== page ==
Describe the entry of the old seaman in the Admiral Benbow Inn. What did he look like?
This is described on the first page of Treasure Island. Jim Hawkins is telling the story as a flashback, because the old seaman's entry is the first conflict in the story.
The seaman, whose name is later given as Billy Bones, prefers to be referred to anonymously as "captain", and is haggard, dirty and seemingly of mercurial moods, but generally more foreboding than anything else. He is described as tall, strong, and "nut-brown", probably meaning that he is heavily tanned rather than brown-skinned by heritage, and scarred on his hands and most distinctly on his face, by a saber (a type of sword). He calls himself a simple man, drinking rum "like a connoisseur" and asking only for rum, eggs, bacon and a place to watch the ships from, and spends most of his time silent, though he gets more raucous when he's drunk. Despite his appearance, he is said to have none of the manner of a ship's crewman, but instead appears to be someone accustomed to either having his orders obeyed, or striking the person who hesitates or questions him.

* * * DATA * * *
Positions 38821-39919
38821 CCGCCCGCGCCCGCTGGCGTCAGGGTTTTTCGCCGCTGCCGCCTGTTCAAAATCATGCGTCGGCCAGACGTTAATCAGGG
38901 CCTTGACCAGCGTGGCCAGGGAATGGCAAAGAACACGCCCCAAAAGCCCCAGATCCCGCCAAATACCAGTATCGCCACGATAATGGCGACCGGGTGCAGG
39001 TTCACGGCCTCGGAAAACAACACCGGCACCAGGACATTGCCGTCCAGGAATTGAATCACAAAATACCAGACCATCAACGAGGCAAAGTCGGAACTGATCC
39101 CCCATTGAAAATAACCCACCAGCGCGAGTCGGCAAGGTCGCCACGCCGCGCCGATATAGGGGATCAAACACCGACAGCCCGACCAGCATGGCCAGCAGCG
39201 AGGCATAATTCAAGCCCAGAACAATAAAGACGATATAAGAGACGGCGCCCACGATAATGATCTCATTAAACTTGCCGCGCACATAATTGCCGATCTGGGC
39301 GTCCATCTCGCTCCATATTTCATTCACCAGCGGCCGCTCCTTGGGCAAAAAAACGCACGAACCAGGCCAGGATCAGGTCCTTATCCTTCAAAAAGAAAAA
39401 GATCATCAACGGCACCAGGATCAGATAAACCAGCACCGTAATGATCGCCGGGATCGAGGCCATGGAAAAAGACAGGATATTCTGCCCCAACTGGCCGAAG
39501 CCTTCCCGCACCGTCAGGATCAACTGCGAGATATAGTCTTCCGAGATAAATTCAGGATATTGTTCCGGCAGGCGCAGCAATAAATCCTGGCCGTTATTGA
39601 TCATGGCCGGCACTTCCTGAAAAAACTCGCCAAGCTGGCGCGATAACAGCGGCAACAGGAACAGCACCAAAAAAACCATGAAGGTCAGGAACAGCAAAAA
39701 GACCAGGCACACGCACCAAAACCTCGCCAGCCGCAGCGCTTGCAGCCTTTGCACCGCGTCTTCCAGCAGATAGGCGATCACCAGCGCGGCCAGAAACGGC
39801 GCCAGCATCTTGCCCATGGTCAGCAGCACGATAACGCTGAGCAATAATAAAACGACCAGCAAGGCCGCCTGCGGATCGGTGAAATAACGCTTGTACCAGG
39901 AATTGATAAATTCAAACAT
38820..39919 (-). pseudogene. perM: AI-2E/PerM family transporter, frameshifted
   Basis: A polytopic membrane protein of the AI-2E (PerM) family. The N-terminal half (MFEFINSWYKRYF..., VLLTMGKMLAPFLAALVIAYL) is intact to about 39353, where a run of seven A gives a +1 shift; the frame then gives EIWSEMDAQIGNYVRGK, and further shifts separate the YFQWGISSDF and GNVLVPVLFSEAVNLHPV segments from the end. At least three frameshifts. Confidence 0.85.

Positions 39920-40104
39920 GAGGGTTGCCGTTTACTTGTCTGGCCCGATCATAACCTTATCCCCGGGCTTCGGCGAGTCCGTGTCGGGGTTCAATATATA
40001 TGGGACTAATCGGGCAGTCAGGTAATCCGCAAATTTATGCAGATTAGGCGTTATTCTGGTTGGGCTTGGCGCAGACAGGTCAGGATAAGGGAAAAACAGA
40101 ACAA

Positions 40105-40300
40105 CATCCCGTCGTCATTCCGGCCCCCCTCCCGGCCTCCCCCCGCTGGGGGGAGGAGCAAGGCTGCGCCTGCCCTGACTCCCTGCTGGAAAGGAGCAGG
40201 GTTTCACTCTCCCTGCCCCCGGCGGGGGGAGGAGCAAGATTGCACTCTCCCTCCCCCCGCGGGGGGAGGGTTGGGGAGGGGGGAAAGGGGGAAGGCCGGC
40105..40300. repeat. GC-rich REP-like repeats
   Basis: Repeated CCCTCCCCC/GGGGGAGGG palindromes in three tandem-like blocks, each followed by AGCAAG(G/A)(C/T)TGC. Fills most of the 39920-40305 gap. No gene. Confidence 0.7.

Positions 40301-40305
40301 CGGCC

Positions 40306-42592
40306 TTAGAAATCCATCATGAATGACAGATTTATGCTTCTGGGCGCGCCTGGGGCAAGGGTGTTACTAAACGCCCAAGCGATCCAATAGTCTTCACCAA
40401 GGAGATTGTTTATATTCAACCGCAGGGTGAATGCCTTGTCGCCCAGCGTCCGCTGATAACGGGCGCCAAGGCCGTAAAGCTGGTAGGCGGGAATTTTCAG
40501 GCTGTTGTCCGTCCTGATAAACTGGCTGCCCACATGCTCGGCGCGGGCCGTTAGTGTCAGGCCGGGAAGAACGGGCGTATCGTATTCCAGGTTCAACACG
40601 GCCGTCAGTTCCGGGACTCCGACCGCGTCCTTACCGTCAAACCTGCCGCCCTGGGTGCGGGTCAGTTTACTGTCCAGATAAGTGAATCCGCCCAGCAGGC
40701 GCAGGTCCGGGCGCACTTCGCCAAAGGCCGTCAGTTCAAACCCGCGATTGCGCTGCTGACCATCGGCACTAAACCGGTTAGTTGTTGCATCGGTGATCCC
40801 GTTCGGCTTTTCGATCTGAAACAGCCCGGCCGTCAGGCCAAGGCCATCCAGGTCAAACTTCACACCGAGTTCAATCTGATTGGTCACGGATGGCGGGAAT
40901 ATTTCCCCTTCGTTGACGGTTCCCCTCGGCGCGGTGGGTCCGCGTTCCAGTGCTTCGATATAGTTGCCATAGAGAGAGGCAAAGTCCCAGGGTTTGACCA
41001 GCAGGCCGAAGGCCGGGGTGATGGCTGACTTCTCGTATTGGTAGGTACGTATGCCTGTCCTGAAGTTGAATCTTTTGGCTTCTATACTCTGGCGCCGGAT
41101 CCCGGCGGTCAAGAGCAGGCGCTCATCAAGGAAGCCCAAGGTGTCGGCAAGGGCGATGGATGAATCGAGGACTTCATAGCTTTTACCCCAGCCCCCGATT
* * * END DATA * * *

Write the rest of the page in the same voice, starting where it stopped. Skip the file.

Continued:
Jim finds him to be much less intimidating than the others, perhaps out of naivete.